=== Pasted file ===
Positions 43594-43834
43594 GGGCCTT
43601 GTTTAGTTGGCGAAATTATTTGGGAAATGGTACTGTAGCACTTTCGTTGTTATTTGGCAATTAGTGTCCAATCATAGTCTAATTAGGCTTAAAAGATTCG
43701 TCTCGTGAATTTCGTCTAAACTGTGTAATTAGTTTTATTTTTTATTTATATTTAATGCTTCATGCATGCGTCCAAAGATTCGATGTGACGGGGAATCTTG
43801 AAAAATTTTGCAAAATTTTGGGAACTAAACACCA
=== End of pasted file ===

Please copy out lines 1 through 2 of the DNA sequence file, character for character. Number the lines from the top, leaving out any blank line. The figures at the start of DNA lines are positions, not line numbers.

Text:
Positions 43594-43834
43594 GGGCCTT